Page 39 - WTP Vol. VIII #3
P. 39

Good trip? I asked my next passenger while plying her suitcase into the trunk. She gave me a wan smile and climbed in and I had the feeling that her journey had not been a success. She directed me to a leafy part of town and as I set off her phone chimed and she silenced it. The ballet of leaving the airport then took all my attention and cutting an angle through traffic I made the inner access road before merging with the exiting volume of cars. I asked if she’d like music and she said no before changing her mind. Only if it’s something soothing, she said. After I dialed in the softest tune on my playlist, asking if it was alright, she began to cry.
She had lost her mother and was returning from her
“Busy with our daily lives, we had lost
touch with what had brought us together in the first place, the tenets of understanding slipping their moorings, our relationship drifting apart.”
funeral. Several years previously I was in the same position and I commiserated with what she was going through, dealing with the sudden absence of someone precious in ones life. She said it was unex- pected and had not been foreseen by her mother’s doctor as she’d always been in perfect health. Here and gone like she never existed. There was no history of stroke in the family to cause any worry, she said, so it’s hard to grasp. I still have to go back and deal with her things. When, I don’t know.
Give yourself time, I suggested, slotting myself into the role of confessor that those in my line of work occasionally find themselves in, like the barkeep, barber, or anyone who comes in contact with the public. People have a need to unburden themselves if for no other reason than to clarify things in their own thoughts and deal with the situation they’re in. We often deny loss until we go through the quagmire of conflicting emotions and finally come to accept it.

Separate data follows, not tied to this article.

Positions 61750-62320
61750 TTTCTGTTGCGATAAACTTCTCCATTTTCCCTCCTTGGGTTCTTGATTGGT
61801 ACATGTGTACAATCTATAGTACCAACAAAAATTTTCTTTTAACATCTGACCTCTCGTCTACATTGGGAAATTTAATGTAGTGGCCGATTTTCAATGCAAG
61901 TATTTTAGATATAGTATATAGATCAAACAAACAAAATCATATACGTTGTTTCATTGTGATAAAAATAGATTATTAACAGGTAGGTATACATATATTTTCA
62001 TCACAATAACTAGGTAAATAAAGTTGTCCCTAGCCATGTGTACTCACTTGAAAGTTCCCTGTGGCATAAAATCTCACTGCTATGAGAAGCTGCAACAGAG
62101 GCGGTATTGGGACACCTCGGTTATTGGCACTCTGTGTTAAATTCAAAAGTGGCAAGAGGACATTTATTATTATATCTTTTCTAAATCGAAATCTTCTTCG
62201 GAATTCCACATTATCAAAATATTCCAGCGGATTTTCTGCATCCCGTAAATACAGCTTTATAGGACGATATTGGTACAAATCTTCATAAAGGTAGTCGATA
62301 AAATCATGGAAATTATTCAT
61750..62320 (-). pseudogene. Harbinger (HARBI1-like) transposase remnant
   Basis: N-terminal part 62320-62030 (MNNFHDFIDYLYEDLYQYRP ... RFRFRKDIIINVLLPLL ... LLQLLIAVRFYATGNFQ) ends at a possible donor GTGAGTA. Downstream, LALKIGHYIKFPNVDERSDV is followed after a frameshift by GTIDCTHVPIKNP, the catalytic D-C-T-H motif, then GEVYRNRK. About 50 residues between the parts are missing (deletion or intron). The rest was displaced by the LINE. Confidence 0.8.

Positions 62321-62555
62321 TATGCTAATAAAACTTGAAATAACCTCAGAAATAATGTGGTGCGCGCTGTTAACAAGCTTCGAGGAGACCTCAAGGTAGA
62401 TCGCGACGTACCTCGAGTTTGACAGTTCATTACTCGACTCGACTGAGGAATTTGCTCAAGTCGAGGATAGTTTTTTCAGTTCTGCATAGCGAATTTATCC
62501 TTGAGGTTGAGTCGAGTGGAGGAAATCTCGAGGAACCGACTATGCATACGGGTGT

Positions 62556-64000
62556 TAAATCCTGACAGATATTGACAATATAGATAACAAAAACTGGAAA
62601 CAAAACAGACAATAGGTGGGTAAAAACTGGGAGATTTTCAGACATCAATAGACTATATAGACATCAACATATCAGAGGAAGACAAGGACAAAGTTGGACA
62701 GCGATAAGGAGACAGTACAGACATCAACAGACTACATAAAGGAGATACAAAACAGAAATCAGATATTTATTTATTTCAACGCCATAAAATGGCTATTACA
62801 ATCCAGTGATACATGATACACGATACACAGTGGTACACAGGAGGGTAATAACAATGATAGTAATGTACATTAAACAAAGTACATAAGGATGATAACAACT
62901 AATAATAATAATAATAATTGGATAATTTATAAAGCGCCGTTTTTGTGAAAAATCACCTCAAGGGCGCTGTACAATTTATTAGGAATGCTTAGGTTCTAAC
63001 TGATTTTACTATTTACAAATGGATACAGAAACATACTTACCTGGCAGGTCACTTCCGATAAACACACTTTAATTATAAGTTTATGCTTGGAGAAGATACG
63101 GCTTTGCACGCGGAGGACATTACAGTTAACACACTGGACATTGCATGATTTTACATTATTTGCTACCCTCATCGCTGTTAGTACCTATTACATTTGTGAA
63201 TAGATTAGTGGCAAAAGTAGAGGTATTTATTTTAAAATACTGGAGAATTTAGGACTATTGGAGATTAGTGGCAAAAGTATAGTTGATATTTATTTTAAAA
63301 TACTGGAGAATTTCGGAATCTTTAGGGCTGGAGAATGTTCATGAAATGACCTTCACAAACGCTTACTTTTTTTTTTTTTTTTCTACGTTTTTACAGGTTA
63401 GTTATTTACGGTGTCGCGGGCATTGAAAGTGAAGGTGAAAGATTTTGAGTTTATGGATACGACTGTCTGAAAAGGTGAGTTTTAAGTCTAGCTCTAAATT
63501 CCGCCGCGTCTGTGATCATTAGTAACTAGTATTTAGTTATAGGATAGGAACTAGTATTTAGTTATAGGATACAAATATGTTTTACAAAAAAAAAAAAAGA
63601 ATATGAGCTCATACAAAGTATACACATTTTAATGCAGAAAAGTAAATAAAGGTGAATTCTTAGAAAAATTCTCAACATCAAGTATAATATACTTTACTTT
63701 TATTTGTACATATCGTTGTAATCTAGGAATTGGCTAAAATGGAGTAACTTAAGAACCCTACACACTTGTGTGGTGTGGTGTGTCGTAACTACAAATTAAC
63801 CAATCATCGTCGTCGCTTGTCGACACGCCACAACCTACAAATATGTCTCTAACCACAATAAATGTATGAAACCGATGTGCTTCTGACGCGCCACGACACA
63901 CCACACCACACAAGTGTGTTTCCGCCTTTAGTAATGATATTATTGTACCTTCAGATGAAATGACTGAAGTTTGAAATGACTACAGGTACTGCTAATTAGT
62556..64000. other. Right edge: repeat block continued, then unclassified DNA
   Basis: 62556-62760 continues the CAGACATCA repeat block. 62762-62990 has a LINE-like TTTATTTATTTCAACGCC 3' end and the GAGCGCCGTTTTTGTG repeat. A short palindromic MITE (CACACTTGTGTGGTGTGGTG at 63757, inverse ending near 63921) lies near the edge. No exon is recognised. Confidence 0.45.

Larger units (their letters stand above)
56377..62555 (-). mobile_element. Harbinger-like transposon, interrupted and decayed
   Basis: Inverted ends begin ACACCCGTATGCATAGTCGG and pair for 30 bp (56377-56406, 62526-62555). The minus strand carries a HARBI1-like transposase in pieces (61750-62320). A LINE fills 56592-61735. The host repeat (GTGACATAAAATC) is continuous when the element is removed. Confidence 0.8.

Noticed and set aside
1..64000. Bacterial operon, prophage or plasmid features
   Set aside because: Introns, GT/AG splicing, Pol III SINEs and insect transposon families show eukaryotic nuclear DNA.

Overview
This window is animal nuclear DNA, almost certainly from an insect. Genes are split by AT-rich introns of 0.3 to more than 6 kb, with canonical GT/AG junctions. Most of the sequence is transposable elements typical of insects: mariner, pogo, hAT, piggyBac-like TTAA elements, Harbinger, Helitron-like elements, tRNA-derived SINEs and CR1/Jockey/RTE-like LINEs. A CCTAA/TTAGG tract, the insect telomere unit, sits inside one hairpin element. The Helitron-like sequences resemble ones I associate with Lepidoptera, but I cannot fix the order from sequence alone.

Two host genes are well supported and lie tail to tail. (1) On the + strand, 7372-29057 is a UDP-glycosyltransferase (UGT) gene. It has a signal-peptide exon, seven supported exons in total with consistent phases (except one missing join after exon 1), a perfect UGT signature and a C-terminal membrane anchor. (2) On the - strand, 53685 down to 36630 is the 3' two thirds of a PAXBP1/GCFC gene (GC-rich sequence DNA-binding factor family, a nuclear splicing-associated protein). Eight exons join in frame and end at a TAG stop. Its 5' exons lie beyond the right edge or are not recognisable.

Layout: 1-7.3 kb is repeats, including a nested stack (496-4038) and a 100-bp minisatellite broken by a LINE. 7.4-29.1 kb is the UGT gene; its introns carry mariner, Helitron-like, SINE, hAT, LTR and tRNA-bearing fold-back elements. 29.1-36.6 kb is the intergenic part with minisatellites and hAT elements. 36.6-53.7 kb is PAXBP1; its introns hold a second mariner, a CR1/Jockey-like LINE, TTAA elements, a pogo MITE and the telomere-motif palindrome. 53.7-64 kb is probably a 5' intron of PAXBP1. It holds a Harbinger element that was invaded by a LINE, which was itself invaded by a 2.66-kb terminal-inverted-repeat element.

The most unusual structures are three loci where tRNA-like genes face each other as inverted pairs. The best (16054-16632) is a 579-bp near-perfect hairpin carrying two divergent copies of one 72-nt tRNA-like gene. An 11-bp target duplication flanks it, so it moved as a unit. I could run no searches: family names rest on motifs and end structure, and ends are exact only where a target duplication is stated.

I told her of my own plight after I put off for too long
the task of sorting out mother’s affairs, along with the physical aspects and legal ramifications therein. When family members are involved it can turn into a battle, which in my case it was. Possessions can eas- ily come between you and those closest to you, the higher their value the greater the fight. My sister felt she had the right to commandeer certain pieces of furniture, collected artwork, jewelry and photograph albums she assumed I cared nothing about. Guys don’t want to be weighed down by these things, she told me, which provoked me to say that we should divide things evenly based upon our relationship to each item. There was a principle of cooperation that now if ever had to be adhered to. If our mother had left a will then all of this would have been moot. But that’s not what we faced.
So, in effect, I said to my passenger, you can find your- self in the position of suffering a double or even triple loss. The loss of a parent, cherished objects that surrounded you while growing up, or the chance that a wedge may come between you and your sibling, which points to the fact that people can be selfish when it comes to possessions.
True, she agreed, and getting more so. She had col- lected herself and now continued, We’re conditioned from birth to want, to possess what others don’t have in order to make us feel better about ourselves. And in some cases, if we don’t get what we want, legalities come into play. She went on to say that her brother hadn’t always tried to defeat her in their small com- petitions while growing up, but when their biological father had died in testate, Steven went to extremes
to win what he thought of as a personal war between them. He hired a lawyer to strategize and present a case of ownership of all material goods based upon the fact that he was first born and deserved unlimited choice over everything. You think you know someone, she said, and they turn into your worst enemy. I’d always fought hard to get out of his shadow, she went on, which is what I had to do with my ex-husband, and here I am doing it again. The case between my husband and me dragged on for years, and I’m afraid of the same thing happening now. It just seems like failure keeps returning to me. She paused before be- coming emotional again. I can’t lose to him, she said in a quavering voice, or to anyone else. Because if I do it’ll be the end of me.
You’ll be fine, I told her as we climbed into the hills. Stay positive and calm. You’re right in not letting yourself be pushed around. The unexpected, like your mother passing, sometimes looks like the
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